Access To Mainstream Services
We aim to find ways of making mainstream services more accessible and responsive to people with cognitive disabilities. These services will continue to provide the vast majority of services and supports required by people with disabilities despite the implementation of the National Disability Insurance Scheme. Our current research is focused on hospital services, the education system and electoral processes.
An inclusive education system brings many benefits. From individual benefits like learning, employment opportunities, and psychosocial well-being to benefits for society, seen in better cost efficiencies (for example, only running one type of school and decreasing discrimination). Many students enjoy being in groups with their peers. Learning among diverse group of peers enriches the experiences for people with disability.
Increasingly, mainstream systems cater to people with disability. Disability specific education services are under pressure and there has been a sustained push to include people with disability in mainstream services. This research theme explores the challenges, successes and ways forward in making education more inclusive.
Find out more infomation about our projects and research. Below is a list of our current projects with links to research papers.
Supporting the inclusion of people with disabilities in the health system
Previous reports suggest that the health system is unresponsive to the requirements of people with disabilities and their families as a consequence of their needs and circumstances being poorly understood within a healthcare context. We take people with cognitive disability (intellectual disability and traumatic brain injury) as the exemplar group of service users with disability. This study, funded by the National Disability Research Agenda, aims are to understand the barriers to responding appropriately to people with disabilities and delivering them quality healthcare services; and Identifying promising ideas that facilitate inclusion and responsiveness.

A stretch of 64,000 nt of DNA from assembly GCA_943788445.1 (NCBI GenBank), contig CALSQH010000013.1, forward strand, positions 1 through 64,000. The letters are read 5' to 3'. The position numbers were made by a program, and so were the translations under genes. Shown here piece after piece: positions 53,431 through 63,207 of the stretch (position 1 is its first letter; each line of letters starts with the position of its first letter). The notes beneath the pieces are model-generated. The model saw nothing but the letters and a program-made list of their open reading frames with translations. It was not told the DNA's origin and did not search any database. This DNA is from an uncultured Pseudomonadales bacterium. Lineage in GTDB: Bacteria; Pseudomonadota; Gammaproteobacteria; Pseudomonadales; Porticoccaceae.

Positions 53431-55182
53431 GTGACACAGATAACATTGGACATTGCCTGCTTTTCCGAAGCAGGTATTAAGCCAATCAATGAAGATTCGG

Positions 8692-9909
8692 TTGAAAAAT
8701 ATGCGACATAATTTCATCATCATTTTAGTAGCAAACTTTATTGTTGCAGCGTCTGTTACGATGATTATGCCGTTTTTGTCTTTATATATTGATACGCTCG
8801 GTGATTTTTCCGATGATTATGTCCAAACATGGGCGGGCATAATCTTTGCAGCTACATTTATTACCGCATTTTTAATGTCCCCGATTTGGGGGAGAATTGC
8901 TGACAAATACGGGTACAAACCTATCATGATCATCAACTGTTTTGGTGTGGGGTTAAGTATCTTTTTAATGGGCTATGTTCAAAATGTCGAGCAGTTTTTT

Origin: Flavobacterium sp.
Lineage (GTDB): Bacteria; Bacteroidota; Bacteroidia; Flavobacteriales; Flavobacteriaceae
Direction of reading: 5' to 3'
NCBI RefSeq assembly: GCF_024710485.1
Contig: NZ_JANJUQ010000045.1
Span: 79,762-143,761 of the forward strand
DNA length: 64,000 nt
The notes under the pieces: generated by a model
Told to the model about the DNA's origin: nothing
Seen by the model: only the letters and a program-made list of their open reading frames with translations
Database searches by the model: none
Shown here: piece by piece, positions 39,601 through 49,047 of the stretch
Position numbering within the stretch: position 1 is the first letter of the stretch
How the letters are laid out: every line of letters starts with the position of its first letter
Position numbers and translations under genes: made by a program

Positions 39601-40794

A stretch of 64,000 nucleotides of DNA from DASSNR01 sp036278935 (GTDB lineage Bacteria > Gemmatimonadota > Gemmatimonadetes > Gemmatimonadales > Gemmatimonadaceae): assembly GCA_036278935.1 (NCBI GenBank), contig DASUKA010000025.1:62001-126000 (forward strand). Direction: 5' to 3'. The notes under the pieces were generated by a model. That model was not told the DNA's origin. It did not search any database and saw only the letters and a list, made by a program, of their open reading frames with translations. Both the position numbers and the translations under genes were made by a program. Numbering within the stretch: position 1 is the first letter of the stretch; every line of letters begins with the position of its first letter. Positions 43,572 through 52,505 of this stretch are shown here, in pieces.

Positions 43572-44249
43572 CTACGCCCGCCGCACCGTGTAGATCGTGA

Supporting inclusion in mainstream schools
Developing options to enable specialist schools to become “Centres of Expertise” to support inclusion in mainstream schools.
This project explores options for how the expertise in Specialist Schools could be harnessed to support mainstream schools to be inclusive of students with disabilities. Funding for this project was awarded by the Victorian Principals’ Association of Specialist Schools (PASS) to a team lead by Professor Teresa Iacono. The project also brings together stakeholders from across La Trobe University and specialist and mainstream school communities to co-design options for how specialist schools can become “Centres of Expertise” to support inclusive education.
On-line modules to strengthen inclusive educational supports
Co-designing on-line modules to strengthen inclusive educational supports for children with disability through collaboration with allied health.
This project brings together allied health and education researchers, in partnership with mainstream and special education schools, and an allied health practice in Bendigo. It was funded by an Information, Linkages, and Capacity building (ILC) Readiness grant (2017) from the NDIS.
A co-design group comprising parents of children with disability, education staff, and allied health practitioners are developing the content for an on-line package that will support the inclusion of students with disability. The package will demonstrate how these supports can maintain a child-focus, while meeting requirements under NDIS and Program for Students with Disability funding.